Breezes, blur & Bokeh

Having just stumbled across Paul @ Photo Genius and his monthly challenges I was prompted to join in and go in search of some Bokeh on a country lane walk.

bokeh (/ˈboʊkə/ BOH-kə or /ˈboʊkeɪ/ BOH-kay; Japanese: [boke]) is the aesthetic quality of the blur produced in out-of-focus parts of an image. Bokeh has also been defined as “the way the lens renders out-of-focus points of light”.

It was mid afternoon and the sun was as splendid as only an Autumn light can be – the trouble was it was also a very breezy somewhat blustery afternoon

Tip 1 : use a wide aperture (I could only go to 4.5 on my zoom lens)
Tip 2: Bring the camera really close to the subject as this helps to throw the background of out focus
Tip 3: Zoom in or try a telephoto lens (no bokeh here but the puddles were stroked to impressionism by the winds)
Tip 4: Try manual focus (and zoom in and out of focus til you have the amount of blur or bokeh that you want)
Tip 5: If you have a prime lens use it (for wider aperture & clearer bokeh) I only had my kit zoom lens but it’s a poor workman that blames her tools!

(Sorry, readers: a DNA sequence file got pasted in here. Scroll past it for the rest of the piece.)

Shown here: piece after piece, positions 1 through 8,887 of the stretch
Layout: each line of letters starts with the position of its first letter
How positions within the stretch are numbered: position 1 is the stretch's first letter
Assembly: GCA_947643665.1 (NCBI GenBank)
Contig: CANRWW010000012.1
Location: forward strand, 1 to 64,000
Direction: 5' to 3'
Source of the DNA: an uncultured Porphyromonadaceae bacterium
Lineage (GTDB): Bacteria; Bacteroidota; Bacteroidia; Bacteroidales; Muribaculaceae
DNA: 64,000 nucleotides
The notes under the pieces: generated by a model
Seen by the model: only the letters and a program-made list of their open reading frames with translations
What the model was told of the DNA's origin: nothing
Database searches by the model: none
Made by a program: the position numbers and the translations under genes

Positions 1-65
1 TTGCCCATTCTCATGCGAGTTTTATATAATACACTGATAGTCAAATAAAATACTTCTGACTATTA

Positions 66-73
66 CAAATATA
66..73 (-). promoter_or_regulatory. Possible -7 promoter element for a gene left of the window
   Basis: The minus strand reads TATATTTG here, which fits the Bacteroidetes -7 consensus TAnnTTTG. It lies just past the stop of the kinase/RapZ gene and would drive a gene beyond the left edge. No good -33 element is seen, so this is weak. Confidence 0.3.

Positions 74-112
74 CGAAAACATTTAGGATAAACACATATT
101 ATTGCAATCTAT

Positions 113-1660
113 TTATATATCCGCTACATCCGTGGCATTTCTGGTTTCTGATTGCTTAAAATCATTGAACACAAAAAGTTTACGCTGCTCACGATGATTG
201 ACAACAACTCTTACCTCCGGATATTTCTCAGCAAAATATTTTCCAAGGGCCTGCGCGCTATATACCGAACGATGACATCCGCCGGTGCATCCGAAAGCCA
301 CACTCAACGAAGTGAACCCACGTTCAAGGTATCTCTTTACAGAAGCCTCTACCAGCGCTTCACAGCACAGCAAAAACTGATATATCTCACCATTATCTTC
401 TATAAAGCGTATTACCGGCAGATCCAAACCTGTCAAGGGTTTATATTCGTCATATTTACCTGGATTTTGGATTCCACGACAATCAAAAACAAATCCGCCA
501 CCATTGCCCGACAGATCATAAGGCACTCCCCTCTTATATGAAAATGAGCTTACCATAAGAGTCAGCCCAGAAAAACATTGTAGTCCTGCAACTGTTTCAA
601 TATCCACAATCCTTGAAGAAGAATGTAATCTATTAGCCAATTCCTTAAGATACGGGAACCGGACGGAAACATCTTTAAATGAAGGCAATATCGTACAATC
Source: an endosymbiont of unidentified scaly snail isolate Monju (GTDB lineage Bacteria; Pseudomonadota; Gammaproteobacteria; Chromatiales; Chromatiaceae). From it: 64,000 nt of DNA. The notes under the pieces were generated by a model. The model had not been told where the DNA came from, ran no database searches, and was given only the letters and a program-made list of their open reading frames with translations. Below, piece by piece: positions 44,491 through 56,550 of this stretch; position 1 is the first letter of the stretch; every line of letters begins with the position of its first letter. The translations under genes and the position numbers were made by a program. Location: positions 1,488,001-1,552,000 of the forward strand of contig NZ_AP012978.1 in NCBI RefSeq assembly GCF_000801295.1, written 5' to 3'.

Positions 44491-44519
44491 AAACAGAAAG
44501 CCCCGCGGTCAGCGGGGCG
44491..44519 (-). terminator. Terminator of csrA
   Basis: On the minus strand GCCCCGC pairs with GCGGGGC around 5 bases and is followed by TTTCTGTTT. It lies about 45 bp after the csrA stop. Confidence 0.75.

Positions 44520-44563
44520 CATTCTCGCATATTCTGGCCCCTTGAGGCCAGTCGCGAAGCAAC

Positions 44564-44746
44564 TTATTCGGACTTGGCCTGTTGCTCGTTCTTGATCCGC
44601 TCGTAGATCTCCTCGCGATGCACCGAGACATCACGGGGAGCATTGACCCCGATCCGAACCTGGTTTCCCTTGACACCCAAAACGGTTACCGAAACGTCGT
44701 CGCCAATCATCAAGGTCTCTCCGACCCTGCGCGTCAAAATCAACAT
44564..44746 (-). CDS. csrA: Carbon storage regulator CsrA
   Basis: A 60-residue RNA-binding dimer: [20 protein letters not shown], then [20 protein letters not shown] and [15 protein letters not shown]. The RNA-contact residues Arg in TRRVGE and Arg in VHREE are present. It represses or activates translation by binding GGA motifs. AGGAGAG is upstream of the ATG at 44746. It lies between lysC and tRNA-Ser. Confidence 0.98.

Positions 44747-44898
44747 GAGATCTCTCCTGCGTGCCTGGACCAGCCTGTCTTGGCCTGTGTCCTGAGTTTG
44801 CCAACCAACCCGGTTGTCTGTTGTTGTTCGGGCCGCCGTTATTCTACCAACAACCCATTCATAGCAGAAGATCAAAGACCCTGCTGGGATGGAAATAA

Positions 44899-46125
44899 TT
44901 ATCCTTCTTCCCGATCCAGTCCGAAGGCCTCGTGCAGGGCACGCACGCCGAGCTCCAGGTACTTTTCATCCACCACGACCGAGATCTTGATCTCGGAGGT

Whenever you shoot with a lens wide open, check to make sure the subject is sharp. At wide apertures, just slight movement can throw the entire subject out of focus.

Your telling me, and here was I trying to shoot close up with wide aperture in stronger and stronger winds….but all good photographers go with the flow! I decided to capture natural blur instead by standing in a field of maize. No wonder art tries to imitate nature sometimes

And of course, Bokeh works well in monochrome without the distraction of colour!

To join this month’s theme the hashtag is #pgc14 for Instagram and Facebook

Introspectives:  thinking out loud with an aim to improve and learn more about photography. Hence the images are not always for show – feedback is welcome.

13 thoughts on “Breezes, blur & Bokeh

      1. Some long telephoto lenses can produce some very ugly bokeh but the vast majority of people never notice because they’re only looking at the subject, not the background.

  1. Although you’re more drawn to monochrome, my personal favourites here are the golden leaf bokehs.

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